Bullying and Age Discrimination: Fighting Back

In some ways, bullying and age-discrimination feel very similar. When I was a child, I felt powerless when bullied. But now when I feel bullied as a result of age-discrimination, I fight back; I know that I have power and am willing to use it.

Growing up, kids at school could plainly see that I was different. My mother routinely cut my hair with kitchen scissors and I wore Good Will clothes and durable shoes that my grandmother might have worn. The harder I tried to become invisible, the more obvious a target I was for bullies.

Sometimes the bullying I experienced involved name-calling and teasing. Other times, the bullying was more subtle like being left out of conversations or being the one who wasn’t invited to sit with other kids at the lunch table. Some of the worst bullyings involved physical aggression including shoving and kicking. At the time, I felt powerless and didn’t have the words to tell others what I was experiencing. I suspect plenty of adults knew what was going on but also felt powerless to stop it.

Discovering Power

It took me decades to find my voice. When I learned to speak up, I realized I had a lot of personal power—influence over others that I could use in positive ways. Eventually, I became a speech educator. I chose to teach at a community college where a larger percentage of students came from challenging backgrounds. I wanted my students to have a voice so they could speak up for themselves.

When I was sixty-five, I had the opportunity to give a TEDx speech; I was an older woman who had learned about the power of having a voice. But I was also learning about something else that I hadn’t expected—I was learning about ageism—a form of discrimination that felt familiar.

Ageism and Bullying

According to the World Health Organization, ageism is the stereotyping, prejudice, and discrimination against people based on their age. Ageism is widespread and an insidious practice which has harmful effects on the health of older adults.”

To me, ageism feels similar to bullying. Both bullying and age discrimination involve issues related to power over others. Both can involve demeaning or hostile treatment and aggression. Both can harm our health.  Like bullying, ageism can involve subtle slights like being excluded from conversations. Like bullying, ageism can also involve hurtful comments or even a disregard for the physical well-being of older adults.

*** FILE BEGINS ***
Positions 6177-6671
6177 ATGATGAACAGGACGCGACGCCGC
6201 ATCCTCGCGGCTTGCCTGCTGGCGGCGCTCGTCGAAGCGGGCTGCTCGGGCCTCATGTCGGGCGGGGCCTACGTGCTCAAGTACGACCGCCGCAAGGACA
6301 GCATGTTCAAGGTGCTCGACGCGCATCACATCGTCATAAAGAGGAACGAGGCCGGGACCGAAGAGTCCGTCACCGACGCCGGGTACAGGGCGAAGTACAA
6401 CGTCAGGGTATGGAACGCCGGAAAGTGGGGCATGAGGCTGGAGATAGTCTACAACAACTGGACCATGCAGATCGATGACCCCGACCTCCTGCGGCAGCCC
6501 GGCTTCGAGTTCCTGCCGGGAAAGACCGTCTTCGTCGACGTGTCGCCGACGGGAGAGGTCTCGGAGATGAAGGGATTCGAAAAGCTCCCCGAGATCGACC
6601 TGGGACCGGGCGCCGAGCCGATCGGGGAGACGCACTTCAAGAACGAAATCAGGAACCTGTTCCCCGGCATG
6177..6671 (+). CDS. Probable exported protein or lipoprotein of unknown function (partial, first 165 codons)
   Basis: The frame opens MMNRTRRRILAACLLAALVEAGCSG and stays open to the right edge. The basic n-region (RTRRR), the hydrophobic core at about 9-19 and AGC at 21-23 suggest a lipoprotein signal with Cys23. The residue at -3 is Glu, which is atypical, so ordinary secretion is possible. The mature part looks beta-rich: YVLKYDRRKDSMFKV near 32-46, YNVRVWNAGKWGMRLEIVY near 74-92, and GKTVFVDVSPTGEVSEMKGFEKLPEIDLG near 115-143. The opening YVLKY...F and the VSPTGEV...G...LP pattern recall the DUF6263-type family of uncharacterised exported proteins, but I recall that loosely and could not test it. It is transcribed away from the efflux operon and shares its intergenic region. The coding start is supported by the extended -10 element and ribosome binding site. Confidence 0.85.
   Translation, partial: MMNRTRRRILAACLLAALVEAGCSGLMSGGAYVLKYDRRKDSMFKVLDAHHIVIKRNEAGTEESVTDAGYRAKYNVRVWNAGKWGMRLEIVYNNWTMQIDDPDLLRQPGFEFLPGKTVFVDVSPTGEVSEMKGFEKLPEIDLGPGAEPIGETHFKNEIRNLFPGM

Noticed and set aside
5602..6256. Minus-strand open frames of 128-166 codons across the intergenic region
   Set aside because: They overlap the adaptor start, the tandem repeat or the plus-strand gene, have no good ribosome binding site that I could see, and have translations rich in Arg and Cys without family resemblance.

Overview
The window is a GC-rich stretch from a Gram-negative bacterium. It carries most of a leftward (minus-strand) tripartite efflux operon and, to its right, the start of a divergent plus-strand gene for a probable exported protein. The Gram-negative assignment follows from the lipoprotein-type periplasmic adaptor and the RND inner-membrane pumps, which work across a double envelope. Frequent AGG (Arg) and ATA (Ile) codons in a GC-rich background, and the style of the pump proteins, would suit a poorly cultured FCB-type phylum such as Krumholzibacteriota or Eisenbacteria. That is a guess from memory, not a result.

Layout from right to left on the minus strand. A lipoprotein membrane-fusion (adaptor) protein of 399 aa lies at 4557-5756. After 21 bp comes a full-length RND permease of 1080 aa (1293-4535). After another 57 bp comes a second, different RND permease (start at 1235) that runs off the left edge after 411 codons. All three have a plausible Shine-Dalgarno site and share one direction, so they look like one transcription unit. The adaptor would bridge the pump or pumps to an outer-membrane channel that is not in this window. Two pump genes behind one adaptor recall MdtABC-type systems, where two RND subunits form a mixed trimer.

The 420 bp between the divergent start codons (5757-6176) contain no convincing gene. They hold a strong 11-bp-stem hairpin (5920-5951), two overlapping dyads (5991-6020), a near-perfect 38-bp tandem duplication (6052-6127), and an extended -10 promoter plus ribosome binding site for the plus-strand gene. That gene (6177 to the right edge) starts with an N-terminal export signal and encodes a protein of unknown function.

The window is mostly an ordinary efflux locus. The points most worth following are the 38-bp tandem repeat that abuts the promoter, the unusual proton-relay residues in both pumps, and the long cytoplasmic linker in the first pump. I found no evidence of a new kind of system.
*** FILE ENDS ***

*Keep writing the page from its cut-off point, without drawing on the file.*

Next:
Fighting Back

As an older woman, I have no patience for bullying or disrespect—whether it is directed at me or at someone else. I have power and am not afraid to use it; I am willing and able to call out ageist behaviors. For the most part, however, I try to be patient and use my voice to educate and inform. Other times, when I believe someone is being mean-spirited, I get mad as hell and am ready for a fight.

Even though ageism feels similar to bullying, it is different in some ways. Bullies generally target individuals they perceive as vulnerable. Ageism is a form of discrimination that targets a group of people based on their age.

Collective Power

Ironically, those of us who may experience ageist treatment are part of a very large and growing group. Collectively, we have a huge amount of power. We have economic power, we have power in numbers, and we can use our voices. I believe it is time for us to recognize our power. I believe it is time for us to call out ageism for what it is—a form of bullying and an attempt to take away our power.




This Post Has 2 Comments

  1. Cindy Eastman

    I agree completely! I think I need to learn what to actually do about this, though, when I experience it. Also, I think the discrimination is very subtle, at times, and therefore difficult to handle. For example, some of my African-American friends can tell that they are being treated differently because of the color of their skin, but it’s not obvious enough that they can report it, so to speak. I feel the same happens to me occasionally based on age discrimination. I know I’m being discounted and not fully respected, but it’s just below the line of outright mistreatment, which would be easier to do something about. It’s hard to describe, but that’s what I think. Thanks for your well-informed articles!

    1. Paula Usrey

      Thank you for your comments. When slights are subtle or even unintentional but hurtful, it is much more difficult to address. Your point is well made. Sometimes I repeat back what people have said or I ask them a question that calls out their assumptions. It is tricky. Education and informing others is a start. With something as pervasive as ageism, it will be increasingly important for an aging population to find ways we can collectively address the issue.

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